Posted by: Will Post Reply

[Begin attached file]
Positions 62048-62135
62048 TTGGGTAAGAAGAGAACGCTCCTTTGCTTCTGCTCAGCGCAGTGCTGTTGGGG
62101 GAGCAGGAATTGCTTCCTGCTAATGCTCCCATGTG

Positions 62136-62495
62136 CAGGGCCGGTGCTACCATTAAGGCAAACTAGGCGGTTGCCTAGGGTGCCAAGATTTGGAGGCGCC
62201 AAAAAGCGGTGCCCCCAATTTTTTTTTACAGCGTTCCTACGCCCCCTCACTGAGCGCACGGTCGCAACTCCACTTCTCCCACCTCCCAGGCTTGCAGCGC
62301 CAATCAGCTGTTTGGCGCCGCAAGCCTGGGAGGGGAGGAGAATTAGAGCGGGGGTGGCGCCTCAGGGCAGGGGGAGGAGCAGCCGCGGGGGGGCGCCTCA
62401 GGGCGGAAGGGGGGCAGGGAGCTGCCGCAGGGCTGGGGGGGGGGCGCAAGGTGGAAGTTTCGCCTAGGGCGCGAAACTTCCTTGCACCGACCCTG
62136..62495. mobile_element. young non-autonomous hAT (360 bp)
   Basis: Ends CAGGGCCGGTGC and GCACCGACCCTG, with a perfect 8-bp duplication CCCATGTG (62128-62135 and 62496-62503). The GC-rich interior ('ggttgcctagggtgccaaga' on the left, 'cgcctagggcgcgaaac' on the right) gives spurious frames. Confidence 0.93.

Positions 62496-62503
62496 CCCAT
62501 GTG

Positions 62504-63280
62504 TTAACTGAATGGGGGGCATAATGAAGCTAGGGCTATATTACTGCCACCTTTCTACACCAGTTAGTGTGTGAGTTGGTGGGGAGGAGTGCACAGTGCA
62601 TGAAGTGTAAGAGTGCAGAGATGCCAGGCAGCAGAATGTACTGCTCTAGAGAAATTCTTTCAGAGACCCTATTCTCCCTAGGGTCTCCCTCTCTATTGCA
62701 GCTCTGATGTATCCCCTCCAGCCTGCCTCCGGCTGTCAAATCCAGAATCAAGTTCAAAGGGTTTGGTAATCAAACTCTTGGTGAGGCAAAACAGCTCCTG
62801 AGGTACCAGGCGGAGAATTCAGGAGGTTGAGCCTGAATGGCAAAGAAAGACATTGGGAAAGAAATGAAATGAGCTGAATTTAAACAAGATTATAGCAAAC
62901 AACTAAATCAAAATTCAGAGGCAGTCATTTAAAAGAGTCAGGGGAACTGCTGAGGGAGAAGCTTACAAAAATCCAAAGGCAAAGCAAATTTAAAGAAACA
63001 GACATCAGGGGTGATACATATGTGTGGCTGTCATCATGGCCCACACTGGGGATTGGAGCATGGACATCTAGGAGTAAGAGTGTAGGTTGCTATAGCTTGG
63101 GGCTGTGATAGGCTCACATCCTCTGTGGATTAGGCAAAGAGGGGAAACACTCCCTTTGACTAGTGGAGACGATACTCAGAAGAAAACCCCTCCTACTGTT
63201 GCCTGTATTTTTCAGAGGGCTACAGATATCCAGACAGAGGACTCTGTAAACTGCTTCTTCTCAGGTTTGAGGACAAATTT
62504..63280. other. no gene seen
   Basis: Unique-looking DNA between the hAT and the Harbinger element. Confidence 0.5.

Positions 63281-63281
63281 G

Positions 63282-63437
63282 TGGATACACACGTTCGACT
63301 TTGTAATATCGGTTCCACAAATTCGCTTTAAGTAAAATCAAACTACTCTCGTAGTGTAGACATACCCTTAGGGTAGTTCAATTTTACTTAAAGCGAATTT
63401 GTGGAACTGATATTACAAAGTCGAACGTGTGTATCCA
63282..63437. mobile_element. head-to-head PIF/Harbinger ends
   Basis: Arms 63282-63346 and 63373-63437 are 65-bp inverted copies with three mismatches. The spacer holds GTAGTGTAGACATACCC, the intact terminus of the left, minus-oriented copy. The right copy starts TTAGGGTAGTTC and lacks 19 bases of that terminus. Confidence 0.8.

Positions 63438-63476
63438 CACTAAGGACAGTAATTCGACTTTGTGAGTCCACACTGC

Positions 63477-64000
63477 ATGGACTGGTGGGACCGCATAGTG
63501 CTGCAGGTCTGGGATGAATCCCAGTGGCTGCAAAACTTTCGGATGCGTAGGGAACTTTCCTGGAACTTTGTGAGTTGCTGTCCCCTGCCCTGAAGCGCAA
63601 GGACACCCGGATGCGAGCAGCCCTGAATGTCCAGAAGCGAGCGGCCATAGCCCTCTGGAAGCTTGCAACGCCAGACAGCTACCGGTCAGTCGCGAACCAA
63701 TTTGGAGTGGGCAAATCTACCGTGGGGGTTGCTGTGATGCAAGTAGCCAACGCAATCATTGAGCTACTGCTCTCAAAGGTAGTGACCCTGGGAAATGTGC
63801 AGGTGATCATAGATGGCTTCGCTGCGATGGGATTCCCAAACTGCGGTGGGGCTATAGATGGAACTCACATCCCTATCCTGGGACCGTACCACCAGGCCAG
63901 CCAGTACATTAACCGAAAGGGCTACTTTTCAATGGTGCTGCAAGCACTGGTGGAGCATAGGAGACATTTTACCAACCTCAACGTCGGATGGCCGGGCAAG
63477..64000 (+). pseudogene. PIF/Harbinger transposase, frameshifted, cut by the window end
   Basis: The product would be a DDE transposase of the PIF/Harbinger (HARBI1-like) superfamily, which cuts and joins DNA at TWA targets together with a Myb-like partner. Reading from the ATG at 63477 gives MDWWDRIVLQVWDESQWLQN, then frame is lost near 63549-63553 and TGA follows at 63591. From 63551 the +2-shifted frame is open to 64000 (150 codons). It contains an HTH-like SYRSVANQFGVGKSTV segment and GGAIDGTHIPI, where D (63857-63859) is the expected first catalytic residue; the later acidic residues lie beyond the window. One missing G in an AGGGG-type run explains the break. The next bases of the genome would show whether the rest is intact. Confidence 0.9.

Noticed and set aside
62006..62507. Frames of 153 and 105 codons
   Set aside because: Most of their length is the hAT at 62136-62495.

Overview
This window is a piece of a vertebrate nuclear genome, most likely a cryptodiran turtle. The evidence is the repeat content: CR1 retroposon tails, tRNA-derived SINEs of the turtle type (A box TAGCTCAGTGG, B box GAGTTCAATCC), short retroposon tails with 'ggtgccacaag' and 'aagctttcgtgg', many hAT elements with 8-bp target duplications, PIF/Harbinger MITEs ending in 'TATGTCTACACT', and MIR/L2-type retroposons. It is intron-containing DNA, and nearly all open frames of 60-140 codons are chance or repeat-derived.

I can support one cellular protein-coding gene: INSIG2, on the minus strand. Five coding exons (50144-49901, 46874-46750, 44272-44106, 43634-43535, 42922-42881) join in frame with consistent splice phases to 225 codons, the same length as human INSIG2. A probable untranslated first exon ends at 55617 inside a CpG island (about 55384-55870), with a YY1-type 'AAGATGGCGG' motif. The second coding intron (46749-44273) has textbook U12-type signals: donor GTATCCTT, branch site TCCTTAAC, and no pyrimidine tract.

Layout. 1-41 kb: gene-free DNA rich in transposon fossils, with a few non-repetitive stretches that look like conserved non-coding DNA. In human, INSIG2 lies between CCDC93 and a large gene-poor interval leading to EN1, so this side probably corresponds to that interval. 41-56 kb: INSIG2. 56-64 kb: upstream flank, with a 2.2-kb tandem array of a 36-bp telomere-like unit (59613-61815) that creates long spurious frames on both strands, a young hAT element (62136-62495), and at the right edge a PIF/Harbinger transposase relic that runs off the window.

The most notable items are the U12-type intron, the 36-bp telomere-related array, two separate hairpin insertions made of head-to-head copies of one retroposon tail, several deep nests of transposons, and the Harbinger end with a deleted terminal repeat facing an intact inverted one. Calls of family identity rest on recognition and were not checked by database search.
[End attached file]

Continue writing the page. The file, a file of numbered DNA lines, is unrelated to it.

My second example is almost diametrically opposed to the first; the Black Sea basin. Itís an area I know relatively little about, but it fascinates me increasingly, and in part because itís largely neglected in the ďWest.Ē Iím sure Yankee knows more about it than I do. The Black Sea was a source of exotic wealth for ancient Mediterranean cultures, and from early times Phoenician, Hellenistic, Roman and Byzantine trading cities were dotted around its coastline. Probably in all of those time periods glass beads and gold jewellery were produced by artisans in places such as Kerch in the Crimea. Most of their production followed the fashions prevalent in the Mediterranean, but there are fascinating examples too of beads that look towards the east rather than the west. Iíll attach a couple of pics of a large blue glass bead (38 mm. and very heavy), with trailed glass and stratified eyes; it would have been produced by Hellenistic craftsmen in the second century BCE, but it was made for a completely distinct and potentially dangerous racial group, the nomadic Sarmatians, who were an independent offshoot of the Scythians and whose language was a form of Iranian. I imagine they commissioned the few extant beads of this kind, and they have been found (by archaeologists such as Olena Dzeneladze) primarily in ritual burial sites such as Tenginskii in the western foothills of the Caucasus mountains. They were clearly status beads, rare, expensive and showy, and in burials they are usually associated with decorative horse harnesses rather than human ornamentation. So we have an entirely different set of production and trading relations; master/apprentice workshops, and artisans producing for customers whose culture they knew very little about.
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